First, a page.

Hercules explains himself to Social Services

Now, back to the children. We were discussing how we damage them. And why. Here’s the thing:

Somebody needs to stop the wild and self-willed bunnies running onto the motorway. You have that responsibility. Congratulations. As Jo went back to work and got promoted, more of the parenting duties accrued to me. I was ok when Jo was there to confirm my decisions, but it always made me feel breathlessly overwhelmed if she was out, and I became much fiercer and dictatorial, as a consequence. Lacking moral and rational authority, I tried to compensate with added fierceness.

But the delicate little creatures are so easily damaged. I can remember a number of times when my parents wounded me with a moment’s inattention or a sharper response than I was expecting. Such trivial things, to them, but I’ve never forgotten them. I don’t dwell on them, but I’ve worked them in to the material of my being: weaknesses in the foundations of who I am, the roots of a twisted tree. Children are pitiless in their accusatory insecurities, in their pointed self-harm.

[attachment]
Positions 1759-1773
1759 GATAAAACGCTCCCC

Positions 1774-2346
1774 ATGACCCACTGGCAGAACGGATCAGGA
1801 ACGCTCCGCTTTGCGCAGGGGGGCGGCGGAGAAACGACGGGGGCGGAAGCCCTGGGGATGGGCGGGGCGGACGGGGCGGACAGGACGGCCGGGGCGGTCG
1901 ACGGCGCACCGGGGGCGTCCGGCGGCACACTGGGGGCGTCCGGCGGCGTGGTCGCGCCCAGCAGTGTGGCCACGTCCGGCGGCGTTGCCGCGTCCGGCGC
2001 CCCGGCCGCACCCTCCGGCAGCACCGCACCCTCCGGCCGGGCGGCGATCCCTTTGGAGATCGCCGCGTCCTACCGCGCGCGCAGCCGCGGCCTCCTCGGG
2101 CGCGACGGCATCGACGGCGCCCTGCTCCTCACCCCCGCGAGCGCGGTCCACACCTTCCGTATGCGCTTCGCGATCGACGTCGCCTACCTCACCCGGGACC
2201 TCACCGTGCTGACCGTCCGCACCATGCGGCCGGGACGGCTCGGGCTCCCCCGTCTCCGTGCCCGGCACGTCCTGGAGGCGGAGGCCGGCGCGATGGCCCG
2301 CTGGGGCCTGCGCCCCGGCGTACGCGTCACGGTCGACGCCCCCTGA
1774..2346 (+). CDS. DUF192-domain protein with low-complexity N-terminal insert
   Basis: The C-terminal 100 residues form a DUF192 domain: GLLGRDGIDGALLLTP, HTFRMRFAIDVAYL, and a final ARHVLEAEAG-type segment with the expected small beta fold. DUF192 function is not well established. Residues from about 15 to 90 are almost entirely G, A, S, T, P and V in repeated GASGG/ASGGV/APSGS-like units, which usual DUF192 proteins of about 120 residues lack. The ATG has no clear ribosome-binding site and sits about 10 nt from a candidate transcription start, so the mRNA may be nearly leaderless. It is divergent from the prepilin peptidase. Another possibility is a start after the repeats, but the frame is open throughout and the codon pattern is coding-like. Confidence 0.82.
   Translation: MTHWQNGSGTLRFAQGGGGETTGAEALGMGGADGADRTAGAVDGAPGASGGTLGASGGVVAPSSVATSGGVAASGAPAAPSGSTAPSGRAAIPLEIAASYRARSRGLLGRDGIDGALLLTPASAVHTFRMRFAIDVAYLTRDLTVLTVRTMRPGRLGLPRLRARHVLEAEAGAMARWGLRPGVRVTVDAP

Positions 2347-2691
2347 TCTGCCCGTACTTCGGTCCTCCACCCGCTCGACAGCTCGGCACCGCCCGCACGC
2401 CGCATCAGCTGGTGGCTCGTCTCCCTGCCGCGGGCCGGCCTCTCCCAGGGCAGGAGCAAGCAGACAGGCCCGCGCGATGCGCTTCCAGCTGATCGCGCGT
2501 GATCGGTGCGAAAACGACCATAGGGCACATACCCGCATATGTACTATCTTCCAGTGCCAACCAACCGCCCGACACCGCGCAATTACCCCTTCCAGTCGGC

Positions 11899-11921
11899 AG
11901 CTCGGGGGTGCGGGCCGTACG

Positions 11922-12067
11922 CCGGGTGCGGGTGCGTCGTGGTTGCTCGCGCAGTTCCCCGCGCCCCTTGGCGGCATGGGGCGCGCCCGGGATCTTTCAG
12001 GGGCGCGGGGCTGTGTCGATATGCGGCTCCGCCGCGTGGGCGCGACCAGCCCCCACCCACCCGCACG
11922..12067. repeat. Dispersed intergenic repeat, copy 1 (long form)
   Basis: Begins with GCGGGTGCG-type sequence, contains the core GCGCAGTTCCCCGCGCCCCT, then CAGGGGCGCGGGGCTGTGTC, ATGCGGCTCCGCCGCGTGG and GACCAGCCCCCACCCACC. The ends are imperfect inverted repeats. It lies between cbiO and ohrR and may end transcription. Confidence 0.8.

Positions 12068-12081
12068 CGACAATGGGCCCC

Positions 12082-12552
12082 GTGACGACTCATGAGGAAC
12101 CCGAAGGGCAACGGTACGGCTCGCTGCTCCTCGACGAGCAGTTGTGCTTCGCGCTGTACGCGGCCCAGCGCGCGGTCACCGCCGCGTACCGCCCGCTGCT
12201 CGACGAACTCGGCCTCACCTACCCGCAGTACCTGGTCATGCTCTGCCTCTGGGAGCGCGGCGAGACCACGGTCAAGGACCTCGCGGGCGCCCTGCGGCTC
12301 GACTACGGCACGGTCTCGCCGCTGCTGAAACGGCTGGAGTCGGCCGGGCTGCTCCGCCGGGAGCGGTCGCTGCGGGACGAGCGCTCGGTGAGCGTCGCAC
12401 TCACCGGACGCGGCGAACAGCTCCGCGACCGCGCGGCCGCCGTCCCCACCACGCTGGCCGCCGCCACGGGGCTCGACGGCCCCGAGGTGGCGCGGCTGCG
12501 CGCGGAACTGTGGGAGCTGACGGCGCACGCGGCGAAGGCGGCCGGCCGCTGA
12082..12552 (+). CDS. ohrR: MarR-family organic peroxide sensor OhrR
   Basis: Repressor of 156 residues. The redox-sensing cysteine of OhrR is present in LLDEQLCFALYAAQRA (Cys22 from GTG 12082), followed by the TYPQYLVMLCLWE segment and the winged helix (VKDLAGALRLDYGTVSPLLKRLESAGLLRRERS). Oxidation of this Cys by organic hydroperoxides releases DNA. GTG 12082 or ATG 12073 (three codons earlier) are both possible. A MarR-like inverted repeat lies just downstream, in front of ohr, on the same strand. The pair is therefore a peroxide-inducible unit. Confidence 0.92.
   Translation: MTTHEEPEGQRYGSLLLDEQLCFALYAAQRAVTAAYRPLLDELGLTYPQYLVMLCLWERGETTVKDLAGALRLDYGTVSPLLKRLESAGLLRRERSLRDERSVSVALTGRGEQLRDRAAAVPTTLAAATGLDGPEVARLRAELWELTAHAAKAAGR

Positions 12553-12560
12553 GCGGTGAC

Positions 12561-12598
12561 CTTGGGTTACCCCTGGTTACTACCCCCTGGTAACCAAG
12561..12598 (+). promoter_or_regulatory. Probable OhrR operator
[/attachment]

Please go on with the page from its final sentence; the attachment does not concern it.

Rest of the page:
You forget how big you are, to a small child, as an adult and their parent. You don’t know your own emotional strength. Like Hercules, cursed by Hera to child-killing frenzy. When other dimensions of thought are returned to me, empathy, for example, they add depth to my hunger-flattened perceptions. I feel like a psyche-destroying Hercules: as the mist of madness fades from my eyes, I survey the carnage, the butchered beloved, body parts strewn across the floor. Who would have thought I had such strength, such cruelty? Who would have thought they had so much blood in them? Because it was only little me, after all. I needed to exert myself to control the situation, didn’t I? How could I control it, otherwise?

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